Finding specific, genuine examples for the turnarounds can be hard work, because the ego can’t go there without having its victim identity threatened. It’s convinced that the other person is the cause of the problem. So I sometimes invite people when doing The Work to let go of winning and losing. Would you rather be right or free?

Do you think being “happy” requires “not caring” in some ways?

I care, but I realize that I can’t care about what people think of me. I know the difference between my business and their business. What I think of them is my business; what they think of me is their business. So I’m always left free, no matter what anyone thinks of me. What matters is this: am I right within myself? Have I done all that I can do to correct my wrongs? I admit that I’m happy even when others are not. My happiness is no longer contingent on the happiness of others. If it were, how would true happiness be possible? I’m my own effortless example of how to be happy. 

The following quotation from you was very insightful “Until you can see the enemy as a friend, your Work is not done. This doesn’t mean that you have to invite him to dinner. Friendship is an internal experience. You may never see him again, you may even divorce him, but as you think about him, are you feeling stress or peace?” Is this essentially getting to a point where you look at the good in people? What if someone has done unforgivable things to you, such as abused you? Is there a point where you realize you are happiest without thinking about the person at all?

I find that I think about that person or I don’t. You never know where the mind will travel next. The important point is “What have I done that was hurtful (in my own opinion)? Where did I abuse him and myself?” Let me Work with that before I judge anyone anywhere other than on a Judge-Your-Neighbor Worksheet. All internal war belongs on paper, not lived out and inflicted on the world. When I have forgiven myself, I have forgiven you, and the forgiveness flows over my entire universe and everyone and everything in it. If I have done my Work well, I understand why people abuse others, why they do what they do and say what they say, and I’m never surprised. They’re just like me. I understand, and in that understanding, there is nothing left to forgive.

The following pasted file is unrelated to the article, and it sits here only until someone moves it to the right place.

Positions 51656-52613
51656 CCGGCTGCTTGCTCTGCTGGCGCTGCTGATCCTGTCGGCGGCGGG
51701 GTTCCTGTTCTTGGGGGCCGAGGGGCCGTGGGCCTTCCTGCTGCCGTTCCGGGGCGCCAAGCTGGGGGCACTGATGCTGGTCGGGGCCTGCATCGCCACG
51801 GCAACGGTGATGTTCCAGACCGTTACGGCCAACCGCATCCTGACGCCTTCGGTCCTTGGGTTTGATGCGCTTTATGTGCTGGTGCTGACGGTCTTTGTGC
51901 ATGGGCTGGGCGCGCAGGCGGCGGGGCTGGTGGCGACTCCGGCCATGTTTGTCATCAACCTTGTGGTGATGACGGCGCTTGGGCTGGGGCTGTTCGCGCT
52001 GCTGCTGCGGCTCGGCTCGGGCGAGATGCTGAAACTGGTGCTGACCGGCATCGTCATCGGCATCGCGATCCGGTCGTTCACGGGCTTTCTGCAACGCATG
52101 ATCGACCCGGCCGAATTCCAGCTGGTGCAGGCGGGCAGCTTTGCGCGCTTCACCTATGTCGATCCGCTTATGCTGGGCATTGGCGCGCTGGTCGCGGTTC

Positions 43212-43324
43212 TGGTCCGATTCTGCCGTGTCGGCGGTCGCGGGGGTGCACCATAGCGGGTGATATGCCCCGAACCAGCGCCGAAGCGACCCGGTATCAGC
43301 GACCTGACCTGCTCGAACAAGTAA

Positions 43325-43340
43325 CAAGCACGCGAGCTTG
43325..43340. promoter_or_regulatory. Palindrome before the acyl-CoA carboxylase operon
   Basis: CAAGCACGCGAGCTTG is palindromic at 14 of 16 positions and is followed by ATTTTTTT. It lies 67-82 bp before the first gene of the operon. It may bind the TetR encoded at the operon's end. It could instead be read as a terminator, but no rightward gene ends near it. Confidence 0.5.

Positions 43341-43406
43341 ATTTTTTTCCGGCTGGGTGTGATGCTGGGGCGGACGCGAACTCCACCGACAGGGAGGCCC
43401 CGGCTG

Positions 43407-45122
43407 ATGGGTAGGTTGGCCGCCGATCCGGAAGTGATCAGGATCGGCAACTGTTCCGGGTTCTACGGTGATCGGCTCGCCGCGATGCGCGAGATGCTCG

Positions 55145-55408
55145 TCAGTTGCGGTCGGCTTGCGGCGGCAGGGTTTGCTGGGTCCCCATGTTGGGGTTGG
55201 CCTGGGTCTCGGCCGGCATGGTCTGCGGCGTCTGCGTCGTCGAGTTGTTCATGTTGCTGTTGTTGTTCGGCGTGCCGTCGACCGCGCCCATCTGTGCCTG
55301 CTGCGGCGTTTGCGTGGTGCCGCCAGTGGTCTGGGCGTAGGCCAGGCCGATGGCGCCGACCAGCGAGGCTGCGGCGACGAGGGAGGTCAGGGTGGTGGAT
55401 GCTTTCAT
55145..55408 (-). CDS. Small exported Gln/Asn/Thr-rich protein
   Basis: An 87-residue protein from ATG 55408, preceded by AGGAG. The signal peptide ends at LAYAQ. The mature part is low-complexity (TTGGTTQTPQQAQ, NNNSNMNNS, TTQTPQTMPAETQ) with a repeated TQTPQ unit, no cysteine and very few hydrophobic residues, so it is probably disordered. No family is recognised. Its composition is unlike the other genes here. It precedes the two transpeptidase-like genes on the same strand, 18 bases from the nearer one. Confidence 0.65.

Can someone with a mental illness like bipolar disorder or schizophrenia benefit from The Work?

Yes, and I have seen this many times. We believe our thoughts or we question them; there’s no other choice. It can be difficult to question the world as we understand it to be. But even though it’s difficult, we can begin to wake up to the peace that never dies. We live in a marvelous world, with doctors, medicine, the twelve steps of recovery, inquiry, etc. They all work together for good. Ultimately, nothing in this world is wasted; all is necessary and meant to take us home, back to the heart. Everything in the universe is working for us, without exception—even the pain.

Can children benefit from The Work? Or have you written questions for children?

Yes, children love inquiry. The first summer camp for The Work ended this week. For more, see our newsletter at The questions for little ones go something like this. The child may say, “He hurt my feelings.” “Really? Are you sure, honey? How did that feel? Tell me. And how did you feel just before you believed that he hurt your feelings?” Then, for the turnarounds, you might say “Did you feel that you hurt his feelings also, honey? Do you think that he feels the same way about you too in that moment?” Or maybe, “Have you ever hurt someone’s feelings? Me too, I have done that.” And then I would share what it feels like within myself when I did hurt someone else’s feelings, intentionally or not, and how that is really what hurt my feelings and how difficult and upsetting it is. Working with children is just a flow that automatically happens for people who do The Work as a daily meditation practice. 

Can The Work be effective in combination with other forms of therapy and/or medications?

Yes. The Work is about questioning the stressful thoughts that we’re believing, and anything that sets off anger, depression, confusion, sadness, etc.—any mindset that opposes peace of mind. I love this Work combined with the twelve steps of recovery! Daily AA or NA meetings are an ongoing part of the schedule at Turnaround House.

Have there been any studies on The Work?

There have been several, with excellent results. There’s one study going on now in Zimbabwe with people who have struggled with self-stigma because of their HIV. The results were remarkable: 70% or 80% improvement, which was maintained a week afterward and (unlike most tested methods, I’m told) went even higher three months afterward. Valuable stress-reduction methods often register high in some tests and then after three months, when they test the stress levels again, the success rate has dropped. They are finding the opposite with The Work test scores: the scores continue to rise.

Has any rehab organization adopted your work or brought you in to teach it to staff?

Yes, and our Certified Facilitators are actively serving those organizations as well. I suggest that everyone interested in freedom from addiction read I Need Your Love—Is That True? and Loving What Is. Suffering is optional. I love that this becomes dazzlingly clear once The Work has actively entered our lives.

Cathy Cassata is a regular contributor to The Fix. She recently wrote about addictions to sugar and tanning.

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Cathy Cassata is a freelance writer who writes about health, mental health and human behavior for a variety of publications and websites. She is a regular contributor to Everyday Health and Healthline. View her portfolio of stories at Connect with her on Twitter at @Cassatastyle.